Sriwijaya's efforts to ensure the dominance of maritime trade in Southeast Asia go hand in hand with the expansion of Srivijaya as a maritime empire or thalasocracy. By conquering the neighboring ports of neighboring countries, Sriwijaya also automatically widened its influence and territory in the region. As a maritime empire, the influence of Srivijaya rarely entered far into the interior. Srivijaya mostly exercised his sovereignty in the coastal areas and large river areas that could be reached by his naval fleet in the archipelago, with the exception of the island of Madagascar. Allegedly residents who came from Srivijaya had colonized and built populations on the island of Madagascar which is located 3300 miles or 8000 kilometers to the west across the Indian Ocean.

A study published by the Journal of the Proceedings of The Royal Society, shows that the ancestors of the population of Madagascar were Indonesian. The researchers believe they are settlers from the Kingdom of Srivijaya. [28] Migration to Madagascar was estimated to have occurred 1200 years ago around the year 830 AD Based on mitochondrial DNA research, the indigenous Malagasy could trace their genealogy to 30 pioneer women who sailed from Indonesia 1200 years ago. [29] Malagasy language contains absorption words from Sanskrit with linguistic modification through Javanese and Malay, this is an indication that the population of Madagascar is colonized by residents who are from Sriwijaya. [30] Madagascar's colonization period coincided with the period when Srivijaya developed a maritime trade network throughout the archipelago and the Indian Ocean.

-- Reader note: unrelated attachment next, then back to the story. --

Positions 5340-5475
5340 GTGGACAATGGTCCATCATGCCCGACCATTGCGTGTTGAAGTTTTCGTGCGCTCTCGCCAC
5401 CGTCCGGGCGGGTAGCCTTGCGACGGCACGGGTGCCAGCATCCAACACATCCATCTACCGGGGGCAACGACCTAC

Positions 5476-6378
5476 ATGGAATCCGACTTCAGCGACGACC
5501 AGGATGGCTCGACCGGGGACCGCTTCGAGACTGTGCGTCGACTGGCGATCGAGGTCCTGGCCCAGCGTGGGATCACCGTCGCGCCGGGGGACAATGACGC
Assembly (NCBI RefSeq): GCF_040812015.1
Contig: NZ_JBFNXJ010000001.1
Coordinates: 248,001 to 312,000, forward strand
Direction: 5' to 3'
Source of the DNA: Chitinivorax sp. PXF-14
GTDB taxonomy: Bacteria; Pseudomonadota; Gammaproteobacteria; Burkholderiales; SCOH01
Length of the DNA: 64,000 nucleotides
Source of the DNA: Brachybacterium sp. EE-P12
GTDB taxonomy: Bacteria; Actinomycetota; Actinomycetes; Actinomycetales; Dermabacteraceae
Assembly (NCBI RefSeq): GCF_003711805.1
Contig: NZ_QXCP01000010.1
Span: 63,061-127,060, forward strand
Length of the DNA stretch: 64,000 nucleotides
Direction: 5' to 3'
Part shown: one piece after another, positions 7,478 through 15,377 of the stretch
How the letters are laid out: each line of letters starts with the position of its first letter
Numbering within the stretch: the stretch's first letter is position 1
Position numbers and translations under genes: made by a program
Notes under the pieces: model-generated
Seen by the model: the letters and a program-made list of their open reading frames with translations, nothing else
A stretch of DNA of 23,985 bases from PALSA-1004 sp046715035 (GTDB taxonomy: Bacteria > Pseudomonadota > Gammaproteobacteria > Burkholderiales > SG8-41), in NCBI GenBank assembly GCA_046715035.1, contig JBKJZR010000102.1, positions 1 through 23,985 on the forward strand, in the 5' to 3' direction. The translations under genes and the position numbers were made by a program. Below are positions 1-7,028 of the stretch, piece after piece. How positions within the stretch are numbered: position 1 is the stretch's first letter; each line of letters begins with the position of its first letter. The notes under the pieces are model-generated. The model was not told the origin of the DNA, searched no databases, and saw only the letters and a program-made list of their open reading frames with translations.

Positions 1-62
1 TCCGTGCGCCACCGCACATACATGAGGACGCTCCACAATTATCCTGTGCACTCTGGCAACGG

Relationship with the Sailendra House

The main article for this section is: House of Sailendra
The emergence of the connection between Srivijaya and the Sailendra dynasty began because of the name Śailendravamśa on several inscriptions including the Kalasan inscription on the island of Java, the Ligor inscription in southern Thailand, and the Nalanda inscription in India. While on the inscription Sojomerto the name Dapunta Selendra was found. Although the origin of this dynasty is still debated until now.

Majumdar believes that the Sailendra dynasty was found in Sriwijaya (Suwarnadwipa) and Medang (Java), both of which originated in Kalinga in southern India.

Then Moens added the arrival of Dapunta Hyang to Palembang, causing one of the families in this dynasty to move to Java. While Poerbatjaraka argues that this dynasty originated from the archipelago, based on Carita Parahiyangan [34] then associated with several other inscriptions on Javanese in Old Malay language including inscriptions

Relations with regional powers
To strengthen its position in control of the Southeast Asian region, Sriwijaya established diplomatic relations with the Chinese empire, and regularly delivered envoys and tribute.